Bronx Chamber holds 5th annual domestic violence awareness luncheon

Putting an end to domestic violence isn’t just about being safe at home. It is about being safe on the job too.

The Bronx Chamber of Commerce held its 5th annual luncheon and information panel to increase awareness about domestic violence at the Pelham Bay Split Rock Golf Course’s clubhouse at 870 Shore Road on Wednesday, October 27. Sponsoring the event was the not only the Chamber, but also Verizon Wireless, which has had initiatives to fight domestic violence since the mid-1990s.

The event featured a full panel of speakers who shed light on how businesses and the general public can work to break the silence that surrounds the issue of domestic violence, which often leads to violent crime. According to organizers, providing education and raising awareness are the key components to cultivating support for survivors.

“Today’s luncheon will place emphasis on the need for community involvement and on what efforts we can take to reduce domestic violence through public education, increased community support of agencies, and providing domestic violence crisis services,” said Lenny Caro, president and CEO of the Bronx Chamber of Commerce.

Caro said in his opening remarks that he once witnessed an incident where a woman tried to jump out of a moving car to flee her partner, only to be pulled back into the car by her hair.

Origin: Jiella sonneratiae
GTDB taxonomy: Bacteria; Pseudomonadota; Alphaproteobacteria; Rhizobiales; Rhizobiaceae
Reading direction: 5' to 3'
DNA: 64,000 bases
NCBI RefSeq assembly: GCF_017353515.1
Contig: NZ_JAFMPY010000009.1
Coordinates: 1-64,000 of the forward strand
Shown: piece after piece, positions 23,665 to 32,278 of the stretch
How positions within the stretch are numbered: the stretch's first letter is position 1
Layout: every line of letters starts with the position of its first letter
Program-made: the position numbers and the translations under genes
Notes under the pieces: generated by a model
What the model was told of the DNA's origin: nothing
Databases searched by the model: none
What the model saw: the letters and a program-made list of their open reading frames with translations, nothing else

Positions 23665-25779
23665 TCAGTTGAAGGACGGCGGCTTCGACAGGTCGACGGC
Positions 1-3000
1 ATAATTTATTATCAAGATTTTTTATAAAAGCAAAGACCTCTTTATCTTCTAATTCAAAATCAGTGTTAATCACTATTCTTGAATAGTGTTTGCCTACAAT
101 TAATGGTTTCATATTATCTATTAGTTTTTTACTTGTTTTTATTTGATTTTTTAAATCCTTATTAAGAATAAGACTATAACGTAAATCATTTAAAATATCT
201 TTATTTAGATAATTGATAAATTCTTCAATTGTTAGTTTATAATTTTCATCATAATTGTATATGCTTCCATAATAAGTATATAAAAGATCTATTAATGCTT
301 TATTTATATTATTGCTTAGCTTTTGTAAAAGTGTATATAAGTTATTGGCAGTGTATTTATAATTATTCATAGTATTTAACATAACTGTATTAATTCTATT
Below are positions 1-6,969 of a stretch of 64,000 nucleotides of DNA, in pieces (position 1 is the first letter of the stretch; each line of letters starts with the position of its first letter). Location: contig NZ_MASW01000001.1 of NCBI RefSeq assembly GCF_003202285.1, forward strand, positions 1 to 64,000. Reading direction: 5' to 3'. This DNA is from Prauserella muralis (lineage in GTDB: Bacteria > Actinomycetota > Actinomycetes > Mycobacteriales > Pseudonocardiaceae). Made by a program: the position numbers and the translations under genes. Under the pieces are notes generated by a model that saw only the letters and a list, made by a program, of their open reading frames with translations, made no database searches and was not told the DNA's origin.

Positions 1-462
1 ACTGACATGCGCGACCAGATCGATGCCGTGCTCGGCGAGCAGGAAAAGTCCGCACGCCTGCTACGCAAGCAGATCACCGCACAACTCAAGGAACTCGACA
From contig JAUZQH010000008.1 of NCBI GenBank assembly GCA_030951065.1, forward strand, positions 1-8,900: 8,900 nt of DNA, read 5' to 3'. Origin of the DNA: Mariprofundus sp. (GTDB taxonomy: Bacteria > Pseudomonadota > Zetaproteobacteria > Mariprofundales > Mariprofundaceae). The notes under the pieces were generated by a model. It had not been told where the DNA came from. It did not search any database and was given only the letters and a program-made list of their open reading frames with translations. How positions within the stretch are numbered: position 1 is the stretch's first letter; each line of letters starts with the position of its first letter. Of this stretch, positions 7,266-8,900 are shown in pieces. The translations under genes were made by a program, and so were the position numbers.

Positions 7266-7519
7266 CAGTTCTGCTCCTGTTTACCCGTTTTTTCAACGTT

Caro called 911 and was told to follow the vehicle until state troopers arrived. Because of his and others’ efforts, police later made an arrest of the man driving the vehicle, who was allegedly abusing his spouse.

Speakers at the luncheon included David Samberg, Verizon Wireless public relations manager; April Horton, director of external affairs and government affairs; Liz Gonzalez, general assignment reporter for Telemundo New York Channel 47; Belinda Simmons, deputy director of the Bronx Community Service Center, New York City Commission on Human Rights; and Rachelle Abrahami, executive director of the Bronx Family Justice Center, which helps women and children who are victims of domestic violence at 198 E. 161st Street. Commissioner Yolanda Jimenez of the Mayor’s Office to Combat Domestic Violence also attended, and she spoke of raising awareness during Domestic Violence Awareness Month.

Jimenez said that some business owners and managers are not aware that they have responsibilities to their employees in terms of protecting them from domestic violence. This includes providing security guards with photos of husbands or boyfriends if there is an order of protection in place, or working to catalog instances where an employee may be receiving harassing phone calls from a spouse. Jimenez said that with 50% of the workforce made up of women, increased steps must be taken to ensure their safety in the work place.

“This particular event is targeted at the business community,” Jimenez said. “We are letting them know that domestic violence in the workplace is a real issue.”

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